Bhubaneswar, March 8: Officially, they split over seats. But riots had rocked the marriage long back.
A day after Naveen Patnaik ended his 11-year alliance with the BJP, insiders in Orissas ruling BJD said the chief minister had been feeling restless with his allys pro-Hindu stand following the murder of a VHP leader last August.
The murder had sparked violent attacks on Christians in tribal-dominated Kandhamal, forcing hundreds to flee their torched homes from rampaging mobs of alleged Sangh parivar activists.
Political observers said Naveen, desperate to salvage his image after coming under attack for joining hands with communal forces, may have long decided to part ways with the BJP and the seat-share talks may have just given him the opportunity to walk.
A BJD cabinet minister said Patnaik was annoyed when a section of BJP legislators threatened to withdraw support to his government following the August 23 murder of Swami Laxmananda Saraswati. BJP members had also stalled proceedings in the Assembly.
Senior VHP leaders Ashok Singhal and Praveen Togadia had even publicly held Naveen responsible for Laxmanandas death.
The BJD minister recalled that Naveen rang up L.K. Advani and other central BJP leaders, after which the party general secretary in charge of Orissa, Vinay Katiyar, was sent to the state to resolve the issue.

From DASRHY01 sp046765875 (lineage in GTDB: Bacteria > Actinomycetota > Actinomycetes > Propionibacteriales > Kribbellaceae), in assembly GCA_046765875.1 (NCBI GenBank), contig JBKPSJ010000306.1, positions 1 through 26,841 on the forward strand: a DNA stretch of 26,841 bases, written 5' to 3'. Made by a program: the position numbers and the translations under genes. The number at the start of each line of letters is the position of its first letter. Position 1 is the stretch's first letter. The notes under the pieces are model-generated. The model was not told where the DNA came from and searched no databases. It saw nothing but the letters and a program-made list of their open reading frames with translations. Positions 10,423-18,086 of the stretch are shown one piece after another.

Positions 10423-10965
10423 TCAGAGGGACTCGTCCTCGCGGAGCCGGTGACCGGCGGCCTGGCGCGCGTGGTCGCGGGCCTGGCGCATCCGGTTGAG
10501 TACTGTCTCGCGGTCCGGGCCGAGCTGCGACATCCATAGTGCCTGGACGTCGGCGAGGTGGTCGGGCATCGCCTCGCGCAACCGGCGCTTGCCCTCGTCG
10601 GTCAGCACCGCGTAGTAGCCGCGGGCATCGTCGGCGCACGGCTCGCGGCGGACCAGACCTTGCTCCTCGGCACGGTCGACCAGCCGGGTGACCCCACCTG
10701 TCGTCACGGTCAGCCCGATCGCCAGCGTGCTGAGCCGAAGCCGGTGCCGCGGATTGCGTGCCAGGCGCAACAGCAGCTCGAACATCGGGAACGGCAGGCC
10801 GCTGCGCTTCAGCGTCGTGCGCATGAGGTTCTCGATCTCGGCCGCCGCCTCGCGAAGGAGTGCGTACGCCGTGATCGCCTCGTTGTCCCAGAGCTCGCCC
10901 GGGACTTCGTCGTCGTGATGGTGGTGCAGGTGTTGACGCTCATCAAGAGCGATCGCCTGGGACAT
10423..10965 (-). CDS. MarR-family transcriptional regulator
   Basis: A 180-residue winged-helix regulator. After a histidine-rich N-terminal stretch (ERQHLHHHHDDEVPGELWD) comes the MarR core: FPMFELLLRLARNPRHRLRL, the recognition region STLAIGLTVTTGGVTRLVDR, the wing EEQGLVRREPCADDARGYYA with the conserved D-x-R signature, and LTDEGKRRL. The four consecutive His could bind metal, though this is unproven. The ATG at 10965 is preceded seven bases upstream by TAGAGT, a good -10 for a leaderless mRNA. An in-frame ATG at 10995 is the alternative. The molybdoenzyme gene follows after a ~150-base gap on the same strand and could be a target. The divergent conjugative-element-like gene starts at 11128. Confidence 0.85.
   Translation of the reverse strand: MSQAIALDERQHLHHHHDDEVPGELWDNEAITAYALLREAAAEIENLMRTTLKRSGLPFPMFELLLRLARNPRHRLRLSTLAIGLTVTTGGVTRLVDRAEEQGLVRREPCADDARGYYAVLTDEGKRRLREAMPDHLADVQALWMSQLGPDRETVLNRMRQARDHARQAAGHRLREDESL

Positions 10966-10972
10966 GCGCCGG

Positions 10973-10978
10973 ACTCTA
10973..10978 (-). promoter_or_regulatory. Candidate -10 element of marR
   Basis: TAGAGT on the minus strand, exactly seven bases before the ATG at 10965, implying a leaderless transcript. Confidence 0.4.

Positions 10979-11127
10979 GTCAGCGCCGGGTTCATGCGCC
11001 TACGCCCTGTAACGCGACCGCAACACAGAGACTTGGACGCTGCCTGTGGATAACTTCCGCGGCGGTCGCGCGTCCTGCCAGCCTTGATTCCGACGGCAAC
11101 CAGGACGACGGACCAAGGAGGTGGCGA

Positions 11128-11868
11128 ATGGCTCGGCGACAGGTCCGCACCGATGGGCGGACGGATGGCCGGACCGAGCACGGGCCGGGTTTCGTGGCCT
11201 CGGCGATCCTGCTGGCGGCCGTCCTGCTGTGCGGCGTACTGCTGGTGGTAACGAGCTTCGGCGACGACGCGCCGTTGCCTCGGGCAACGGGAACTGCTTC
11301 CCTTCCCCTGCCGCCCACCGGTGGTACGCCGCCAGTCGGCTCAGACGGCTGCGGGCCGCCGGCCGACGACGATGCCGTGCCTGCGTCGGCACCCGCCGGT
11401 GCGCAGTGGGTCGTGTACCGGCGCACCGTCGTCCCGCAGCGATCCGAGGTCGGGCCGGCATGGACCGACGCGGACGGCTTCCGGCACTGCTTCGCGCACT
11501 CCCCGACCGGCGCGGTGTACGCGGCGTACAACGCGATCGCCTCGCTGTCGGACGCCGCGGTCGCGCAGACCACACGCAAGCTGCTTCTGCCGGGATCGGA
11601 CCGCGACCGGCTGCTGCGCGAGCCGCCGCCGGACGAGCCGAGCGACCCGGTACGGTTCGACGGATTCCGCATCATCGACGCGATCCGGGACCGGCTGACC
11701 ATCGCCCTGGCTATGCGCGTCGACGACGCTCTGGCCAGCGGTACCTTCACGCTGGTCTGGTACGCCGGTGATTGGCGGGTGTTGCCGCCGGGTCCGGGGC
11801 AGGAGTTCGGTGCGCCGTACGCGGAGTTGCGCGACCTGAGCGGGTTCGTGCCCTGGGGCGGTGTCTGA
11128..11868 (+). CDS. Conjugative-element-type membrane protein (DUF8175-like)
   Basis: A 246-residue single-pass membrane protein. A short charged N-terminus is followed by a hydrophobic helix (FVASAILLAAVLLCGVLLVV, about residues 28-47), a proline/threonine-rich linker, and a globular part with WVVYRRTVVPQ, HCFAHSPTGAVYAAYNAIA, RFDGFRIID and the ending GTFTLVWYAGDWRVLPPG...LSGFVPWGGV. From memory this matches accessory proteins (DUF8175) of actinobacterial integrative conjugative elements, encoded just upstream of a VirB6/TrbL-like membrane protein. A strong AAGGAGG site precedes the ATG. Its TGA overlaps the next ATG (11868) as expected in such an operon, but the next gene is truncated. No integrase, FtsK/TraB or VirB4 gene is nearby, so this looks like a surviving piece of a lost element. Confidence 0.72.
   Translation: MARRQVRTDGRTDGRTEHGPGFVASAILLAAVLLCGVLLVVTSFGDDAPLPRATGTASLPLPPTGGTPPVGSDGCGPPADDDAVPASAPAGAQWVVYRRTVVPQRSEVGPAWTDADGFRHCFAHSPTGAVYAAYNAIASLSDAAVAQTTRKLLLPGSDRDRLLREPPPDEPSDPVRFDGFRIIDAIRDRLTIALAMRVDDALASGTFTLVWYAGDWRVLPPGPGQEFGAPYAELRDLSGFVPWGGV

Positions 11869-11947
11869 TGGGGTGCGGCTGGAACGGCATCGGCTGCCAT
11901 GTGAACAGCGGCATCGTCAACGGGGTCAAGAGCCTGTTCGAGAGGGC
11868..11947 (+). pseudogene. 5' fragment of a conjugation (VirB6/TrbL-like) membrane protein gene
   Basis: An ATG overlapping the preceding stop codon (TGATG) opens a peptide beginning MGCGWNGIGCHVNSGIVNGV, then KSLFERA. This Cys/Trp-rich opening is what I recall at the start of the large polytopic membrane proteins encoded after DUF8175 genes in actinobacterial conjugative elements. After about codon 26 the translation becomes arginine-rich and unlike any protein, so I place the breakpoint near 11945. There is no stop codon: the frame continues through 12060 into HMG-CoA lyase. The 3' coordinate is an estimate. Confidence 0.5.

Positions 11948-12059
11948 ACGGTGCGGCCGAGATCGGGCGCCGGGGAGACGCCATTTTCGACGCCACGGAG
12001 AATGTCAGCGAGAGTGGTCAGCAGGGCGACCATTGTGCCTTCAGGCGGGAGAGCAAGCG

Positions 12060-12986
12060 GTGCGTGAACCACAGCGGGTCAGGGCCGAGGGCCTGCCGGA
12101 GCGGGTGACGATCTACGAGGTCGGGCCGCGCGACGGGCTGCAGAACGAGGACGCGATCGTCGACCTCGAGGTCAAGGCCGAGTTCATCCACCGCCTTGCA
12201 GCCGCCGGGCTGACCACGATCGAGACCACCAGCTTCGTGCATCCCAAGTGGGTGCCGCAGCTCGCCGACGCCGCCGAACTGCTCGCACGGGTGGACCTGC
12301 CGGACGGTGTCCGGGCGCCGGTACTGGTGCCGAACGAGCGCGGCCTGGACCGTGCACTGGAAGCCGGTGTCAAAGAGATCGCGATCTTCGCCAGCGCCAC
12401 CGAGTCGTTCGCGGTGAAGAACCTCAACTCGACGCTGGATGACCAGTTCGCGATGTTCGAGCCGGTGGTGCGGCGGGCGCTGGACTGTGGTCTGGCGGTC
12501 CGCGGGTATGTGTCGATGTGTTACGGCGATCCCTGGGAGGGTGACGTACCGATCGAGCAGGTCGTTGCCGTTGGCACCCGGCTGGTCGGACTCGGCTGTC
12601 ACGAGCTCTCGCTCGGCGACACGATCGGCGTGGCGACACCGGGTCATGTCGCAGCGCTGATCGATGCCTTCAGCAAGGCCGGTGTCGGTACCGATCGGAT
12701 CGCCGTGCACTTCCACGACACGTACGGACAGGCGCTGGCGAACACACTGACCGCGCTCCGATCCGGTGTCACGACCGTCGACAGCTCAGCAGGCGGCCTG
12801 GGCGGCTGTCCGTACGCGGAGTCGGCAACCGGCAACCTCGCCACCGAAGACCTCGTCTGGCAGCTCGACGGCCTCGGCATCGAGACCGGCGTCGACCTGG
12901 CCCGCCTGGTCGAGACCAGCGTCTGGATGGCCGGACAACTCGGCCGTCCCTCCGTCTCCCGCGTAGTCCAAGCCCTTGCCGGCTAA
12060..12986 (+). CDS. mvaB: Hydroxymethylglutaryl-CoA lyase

A senior BJP leader, who was in Naveens cabinet, said the state leaders were asked by the central leaders to keep quiet and continue the alliance.
Sangh parivar leaders also put Naveen in a spot when they called an Orissa bandh on Christmas. A worried Naveen had to again seek the intervention of BJP central leaders and MP Chandan Mitra was deputed to end the deadlock.
The BJD, sources said, had to organise harmony rallies across the state in a bid to wipe off the communal stain.
According to another BJD minister, Naveen also met with opposition from BJP ministers when he decided to follow a Supreme Court directive and provide assistance to religious institutions damaged during the riots.
Officially, however, the BJD said the failure of seat-share talks for the coming state and parliamentary polls led to the divorce. We wanted the alliance to win more seats so that the coalition could serve the people of Orissa longer and more effectively. However, they (BJP leaders) did not agree, Naveen said.
Senior BJD leader Pyarimohan Mohapatra, regarded as Naveens adviser, today said the alliance broke because of the BJPs unrealistic demands. Instead of winnability, they insisted on number (of seats), he added.
The BJD had asked for at least 100 of the 147 Assembly seats, 16 more than what it had contested last time.
The BJP had sought at least 10 of the states 21 Lok Sabha seats, one more than the nine it had fought in 2004, and 63 Assembly seats.
State BJP chief Suresh Pujari denied that his party had been rigid on seats.